Governor Ducey’s Classrooms First Council cleared its first hurdle this week as it revealed its preliminary recommendations for reforming Arizona’s outdated school finance system.
The Council made the recommendations Tuesday after its three subcommittees worked throughout the summer to identify ways to simplify the state’s school finance system and make it more equitable for all students. The subcommittees focused on three areas: an equitable funding structure; rewarding student achievement and outcomes; and creating a student-centered funding system.
Some of the preliminary recommendations include one formula for district and charter students; reorganizing Title 15 so all school finance laws are in proximity to one another; operationalizing school finance laws in State Board of Education rule and/or policy handbooks not in statute; funding the existing Extraordinary Special Needs Fund for special education students; and allowing high-performing school leaders an option for school-based budgeting.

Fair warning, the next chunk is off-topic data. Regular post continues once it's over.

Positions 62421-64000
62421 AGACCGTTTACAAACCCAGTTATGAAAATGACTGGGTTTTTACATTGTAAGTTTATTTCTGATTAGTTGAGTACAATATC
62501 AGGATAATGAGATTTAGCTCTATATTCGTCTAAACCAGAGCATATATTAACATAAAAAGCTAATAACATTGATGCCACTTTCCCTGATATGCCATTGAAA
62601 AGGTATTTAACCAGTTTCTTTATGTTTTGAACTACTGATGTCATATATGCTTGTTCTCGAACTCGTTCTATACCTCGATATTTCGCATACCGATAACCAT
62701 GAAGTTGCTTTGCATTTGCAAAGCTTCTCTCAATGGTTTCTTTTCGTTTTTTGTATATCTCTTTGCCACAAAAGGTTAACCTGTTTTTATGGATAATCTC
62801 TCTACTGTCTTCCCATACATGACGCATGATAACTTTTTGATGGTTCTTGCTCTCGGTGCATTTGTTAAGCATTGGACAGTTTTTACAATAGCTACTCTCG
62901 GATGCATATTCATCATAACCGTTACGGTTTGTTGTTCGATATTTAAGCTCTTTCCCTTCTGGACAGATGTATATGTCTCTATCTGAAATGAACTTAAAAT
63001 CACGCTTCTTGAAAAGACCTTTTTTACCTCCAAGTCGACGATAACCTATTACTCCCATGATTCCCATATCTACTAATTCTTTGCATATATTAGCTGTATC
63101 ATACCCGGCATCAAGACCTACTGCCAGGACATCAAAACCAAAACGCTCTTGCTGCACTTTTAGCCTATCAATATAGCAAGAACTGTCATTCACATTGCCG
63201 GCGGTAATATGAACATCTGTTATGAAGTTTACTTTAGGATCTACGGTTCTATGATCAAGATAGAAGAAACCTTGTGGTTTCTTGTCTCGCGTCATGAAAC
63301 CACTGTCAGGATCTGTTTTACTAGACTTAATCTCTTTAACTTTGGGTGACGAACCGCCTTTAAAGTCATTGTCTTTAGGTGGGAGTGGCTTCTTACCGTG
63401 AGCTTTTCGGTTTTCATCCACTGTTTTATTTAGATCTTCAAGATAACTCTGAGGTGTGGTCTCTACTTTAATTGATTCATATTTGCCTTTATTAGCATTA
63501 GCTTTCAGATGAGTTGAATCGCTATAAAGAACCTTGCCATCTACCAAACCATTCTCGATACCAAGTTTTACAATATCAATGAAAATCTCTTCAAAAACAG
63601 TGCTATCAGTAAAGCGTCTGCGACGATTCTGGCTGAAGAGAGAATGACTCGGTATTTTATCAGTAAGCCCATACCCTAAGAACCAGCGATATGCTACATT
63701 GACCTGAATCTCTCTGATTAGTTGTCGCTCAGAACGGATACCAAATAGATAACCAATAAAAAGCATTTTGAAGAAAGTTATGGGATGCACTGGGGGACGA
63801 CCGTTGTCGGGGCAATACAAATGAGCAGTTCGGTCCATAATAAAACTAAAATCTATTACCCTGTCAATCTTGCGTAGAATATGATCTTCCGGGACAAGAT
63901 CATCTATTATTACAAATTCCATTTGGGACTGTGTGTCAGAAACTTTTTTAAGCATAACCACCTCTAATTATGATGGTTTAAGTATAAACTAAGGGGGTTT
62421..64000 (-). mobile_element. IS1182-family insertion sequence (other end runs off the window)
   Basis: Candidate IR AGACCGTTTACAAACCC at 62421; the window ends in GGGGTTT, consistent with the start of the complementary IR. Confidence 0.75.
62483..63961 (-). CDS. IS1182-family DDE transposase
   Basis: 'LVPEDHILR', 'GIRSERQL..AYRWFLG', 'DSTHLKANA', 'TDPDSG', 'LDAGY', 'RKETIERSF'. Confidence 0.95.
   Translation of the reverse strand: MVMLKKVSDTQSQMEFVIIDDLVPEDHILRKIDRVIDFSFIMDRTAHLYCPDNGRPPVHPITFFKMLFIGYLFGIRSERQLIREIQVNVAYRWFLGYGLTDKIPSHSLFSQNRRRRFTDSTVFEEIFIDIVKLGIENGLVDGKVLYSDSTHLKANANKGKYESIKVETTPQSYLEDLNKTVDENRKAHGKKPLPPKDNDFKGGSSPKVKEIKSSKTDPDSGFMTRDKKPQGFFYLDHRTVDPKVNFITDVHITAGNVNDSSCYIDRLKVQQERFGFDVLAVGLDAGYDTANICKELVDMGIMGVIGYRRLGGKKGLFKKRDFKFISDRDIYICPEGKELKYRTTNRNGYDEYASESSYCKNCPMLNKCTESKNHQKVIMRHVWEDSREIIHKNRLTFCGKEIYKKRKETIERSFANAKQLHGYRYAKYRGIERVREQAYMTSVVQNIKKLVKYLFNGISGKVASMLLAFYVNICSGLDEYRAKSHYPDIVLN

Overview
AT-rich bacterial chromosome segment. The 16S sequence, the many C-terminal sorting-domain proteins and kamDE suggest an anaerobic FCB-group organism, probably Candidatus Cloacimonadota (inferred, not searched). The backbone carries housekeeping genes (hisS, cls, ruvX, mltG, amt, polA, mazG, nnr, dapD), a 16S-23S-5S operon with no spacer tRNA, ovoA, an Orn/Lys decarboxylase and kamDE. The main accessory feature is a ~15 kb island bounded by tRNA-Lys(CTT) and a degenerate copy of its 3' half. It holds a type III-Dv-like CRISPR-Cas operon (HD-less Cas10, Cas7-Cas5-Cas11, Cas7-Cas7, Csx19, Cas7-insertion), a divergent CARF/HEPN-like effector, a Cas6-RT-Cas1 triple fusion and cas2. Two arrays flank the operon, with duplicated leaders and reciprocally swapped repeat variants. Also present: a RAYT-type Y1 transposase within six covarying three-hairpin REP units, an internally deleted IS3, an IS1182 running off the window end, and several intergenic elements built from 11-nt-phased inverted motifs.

Several of the proposals recommended additional funding, including funding special education aligned to costs outlined in a 2007 impact study. Council Chairman Jim Swanson has emphasized the need for equity, saying the goal of the Council isn’t to create a system of “have nots.”
There are still many questions the council will address before December, when it makes its final recommendations. Those issues include figuring out how to diversify the funding sources for an equitable distribution for Arizona’s students and a discussion on facilities is also still on the table.
The Arizona Charter Schools Association has served as technical advisors to two of the subcommittees and will stay heavily involved in the process in the next few months as the state takes steps toward building a system that will benefit all of Arizona’s students.